Maya Ajmera, President & CEO of the Society for Science and Publisher of Science News, chatted with Hayley Bay Barna, Partner at First Round Capital, a seed-stage venture capital firm. Before joining First Round, she cofounded and grew Birchbox, a company that helped redefine online shopping for beauty and grooming products through personalized monthly subscriptions. Barna was a finalist in the 2001 Science Talent Search (STS), a competition owned and produced by the Society for Science. She serves on the Society’s Board of Trustees.
You are an alumnus of the 2001 STS. How did the competition influence you?
I was lucky. I went to a great public high school that offered a science research class that I chose to take, starting with my sophomore year. The work that I did from sophomore year through senior year — when I became an STS finalist — had a big influence on me. Looking back on my career, there’s a lot that I learned in terms of going beyond the “conveyer belt” of an average high school student to chart my own path, like finding a mentor, contacting different labs, getting comfortable with uncertainty and balancing priorities. Learning those skills as a high school student was tough, but they are real life skills that continue to apply to my life today.
I could have easily just been someone who focused on getting A’s in my classes and doing extracurriculars, but instead I reached out to scientists whose journal articles I liked, and I found my way into being an employee at IBM’s research center in Yorktown, N.Y. I was wearing a clean suit and conducting research as a 16-year-old, fitting my job between school and soccer practice. It was difficult for me to do something that maybe was considered uncool at the time, but I learned a lot.
Being named a finalist was transformational. In the other finalists, I found kids who were proud of being smart and were excited to work hard, which wasn’t necessarily the value system at my school. I also think many colleges accepted me thanks to the recognition I received at STS.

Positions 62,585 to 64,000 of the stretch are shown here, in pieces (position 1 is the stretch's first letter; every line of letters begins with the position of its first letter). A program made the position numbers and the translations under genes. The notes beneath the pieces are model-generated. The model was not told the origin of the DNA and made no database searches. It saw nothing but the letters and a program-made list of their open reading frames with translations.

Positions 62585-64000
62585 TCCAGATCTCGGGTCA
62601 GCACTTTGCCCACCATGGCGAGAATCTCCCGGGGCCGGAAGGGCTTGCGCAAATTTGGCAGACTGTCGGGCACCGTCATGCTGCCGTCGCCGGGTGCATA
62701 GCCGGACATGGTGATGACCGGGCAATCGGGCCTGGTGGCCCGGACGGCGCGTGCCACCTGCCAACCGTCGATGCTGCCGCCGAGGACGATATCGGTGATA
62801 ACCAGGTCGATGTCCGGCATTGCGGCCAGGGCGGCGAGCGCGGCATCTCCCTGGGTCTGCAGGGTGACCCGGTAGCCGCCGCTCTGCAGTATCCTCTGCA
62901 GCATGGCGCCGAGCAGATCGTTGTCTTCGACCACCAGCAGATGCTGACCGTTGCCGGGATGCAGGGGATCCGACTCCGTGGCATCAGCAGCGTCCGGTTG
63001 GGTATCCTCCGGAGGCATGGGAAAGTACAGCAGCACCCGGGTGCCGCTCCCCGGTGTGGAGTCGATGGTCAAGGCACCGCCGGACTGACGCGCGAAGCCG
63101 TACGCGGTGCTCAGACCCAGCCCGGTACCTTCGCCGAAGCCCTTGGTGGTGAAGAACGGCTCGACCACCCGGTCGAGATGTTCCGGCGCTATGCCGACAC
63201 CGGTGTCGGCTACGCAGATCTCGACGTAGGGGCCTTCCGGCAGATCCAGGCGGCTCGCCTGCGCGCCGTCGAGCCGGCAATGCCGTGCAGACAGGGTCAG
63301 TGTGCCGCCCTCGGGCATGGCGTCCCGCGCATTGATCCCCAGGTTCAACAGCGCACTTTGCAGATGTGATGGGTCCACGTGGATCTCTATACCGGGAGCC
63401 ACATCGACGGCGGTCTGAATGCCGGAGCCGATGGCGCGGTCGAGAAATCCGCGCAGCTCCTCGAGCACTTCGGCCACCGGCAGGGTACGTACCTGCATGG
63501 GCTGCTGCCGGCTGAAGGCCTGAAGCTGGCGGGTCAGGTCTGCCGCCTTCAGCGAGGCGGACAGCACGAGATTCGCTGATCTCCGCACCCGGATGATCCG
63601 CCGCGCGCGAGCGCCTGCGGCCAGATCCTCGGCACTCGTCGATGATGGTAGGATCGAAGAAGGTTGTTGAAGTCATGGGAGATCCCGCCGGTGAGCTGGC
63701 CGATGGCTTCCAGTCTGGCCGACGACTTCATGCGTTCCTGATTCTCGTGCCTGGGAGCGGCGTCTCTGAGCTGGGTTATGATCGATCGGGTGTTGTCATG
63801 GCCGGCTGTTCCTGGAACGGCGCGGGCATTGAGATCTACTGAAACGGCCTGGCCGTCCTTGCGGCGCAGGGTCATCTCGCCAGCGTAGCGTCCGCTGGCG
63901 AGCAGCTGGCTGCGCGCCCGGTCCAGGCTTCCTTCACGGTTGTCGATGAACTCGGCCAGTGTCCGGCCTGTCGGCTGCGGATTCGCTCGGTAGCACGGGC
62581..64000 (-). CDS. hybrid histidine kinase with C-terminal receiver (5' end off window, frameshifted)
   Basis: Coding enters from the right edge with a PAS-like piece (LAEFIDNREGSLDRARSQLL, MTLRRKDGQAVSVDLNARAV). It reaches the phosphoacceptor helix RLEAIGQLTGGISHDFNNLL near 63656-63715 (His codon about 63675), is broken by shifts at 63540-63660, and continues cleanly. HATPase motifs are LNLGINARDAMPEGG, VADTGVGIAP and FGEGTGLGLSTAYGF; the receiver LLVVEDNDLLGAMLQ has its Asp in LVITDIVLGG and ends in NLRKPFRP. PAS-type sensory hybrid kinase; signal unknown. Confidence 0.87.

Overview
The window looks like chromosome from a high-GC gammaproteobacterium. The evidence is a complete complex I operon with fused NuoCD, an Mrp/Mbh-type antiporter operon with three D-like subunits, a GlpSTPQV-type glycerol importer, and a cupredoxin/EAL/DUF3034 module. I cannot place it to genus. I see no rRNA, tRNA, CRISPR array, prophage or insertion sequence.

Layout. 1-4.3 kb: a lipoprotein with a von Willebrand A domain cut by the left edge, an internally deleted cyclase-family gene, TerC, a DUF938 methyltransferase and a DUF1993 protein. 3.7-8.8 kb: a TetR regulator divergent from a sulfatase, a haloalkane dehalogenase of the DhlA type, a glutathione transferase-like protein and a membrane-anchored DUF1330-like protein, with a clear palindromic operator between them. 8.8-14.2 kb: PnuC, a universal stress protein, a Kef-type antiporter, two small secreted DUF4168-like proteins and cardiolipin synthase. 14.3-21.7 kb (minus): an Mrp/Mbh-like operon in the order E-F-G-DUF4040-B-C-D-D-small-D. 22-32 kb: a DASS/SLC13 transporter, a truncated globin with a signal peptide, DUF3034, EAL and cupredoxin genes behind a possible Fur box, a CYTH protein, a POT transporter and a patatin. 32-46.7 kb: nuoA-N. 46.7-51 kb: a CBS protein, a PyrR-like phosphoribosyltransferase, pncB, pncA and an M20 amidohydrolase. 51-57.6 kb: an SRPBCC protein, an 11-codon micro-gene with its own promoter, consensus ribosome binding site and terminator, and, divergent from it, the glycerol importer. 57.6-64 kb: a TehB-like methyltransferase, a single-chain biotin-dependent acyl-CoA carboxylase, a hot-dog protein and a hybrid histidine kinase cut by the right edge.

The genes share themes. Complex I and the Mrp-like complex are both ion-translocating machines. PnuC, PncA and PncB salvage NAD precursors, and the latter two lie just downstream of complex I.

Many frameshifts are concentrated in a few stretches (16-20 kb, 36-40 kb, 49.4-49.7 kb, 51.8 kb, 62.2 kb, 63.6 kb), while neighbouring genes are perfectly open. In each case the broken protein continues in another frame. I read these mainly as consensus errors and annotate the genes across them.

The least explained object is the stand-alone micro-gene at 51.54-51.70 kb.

You cofounded Birchbox with Katia Beauchamp while you were students at Harvard Business School in 2010 at the height of the Great Recession and before subscription services became part of the mainstream. What motivated you to launch the company?
First and foremost, it was our own experience as consumers. There were things that we loved about shopping online: the convenience, the efficiency and the access. But there was a lot that we thought was missing: the context, the fun and the delight that you get from an in-person or store experience. Online shopping felt cold. So that’s really where it started. Katia and I were very different when it came to the beauty category. She’s someone who loved beauty products. I was more of a tomboy who was intimidated by the category. But both of us felt that if there was a service like Birchbox that was able to deliver a personalized set of beauty samples that fit our beauty needs and our preferences, it would be an efficient way to discover new products as well as have a fun and delightful experience.
I recall you saying that Birchbox was a technology company with beauty being an element. Can you explain that?
The innovation of Birchbox at its core wasn’t how we helped consumers find the right products. In fact, it wasn’t about the products. It was about technology and data. We had to ask ourselves: What data do you collect from consumers? How do you tag the attributes of different products? How do you do that at scale?
I mean, we were sending a million boxes a month. How do you sort the right products into the right boxes and get them to the right people, such that they can discover a new product that they love and end up purchasing, thus creating a good return on investment for our brand partners and delivering great value to the customers?
You were a pioneer in the subscription services movement. What wisdom would you share with your younger self as you were starting out?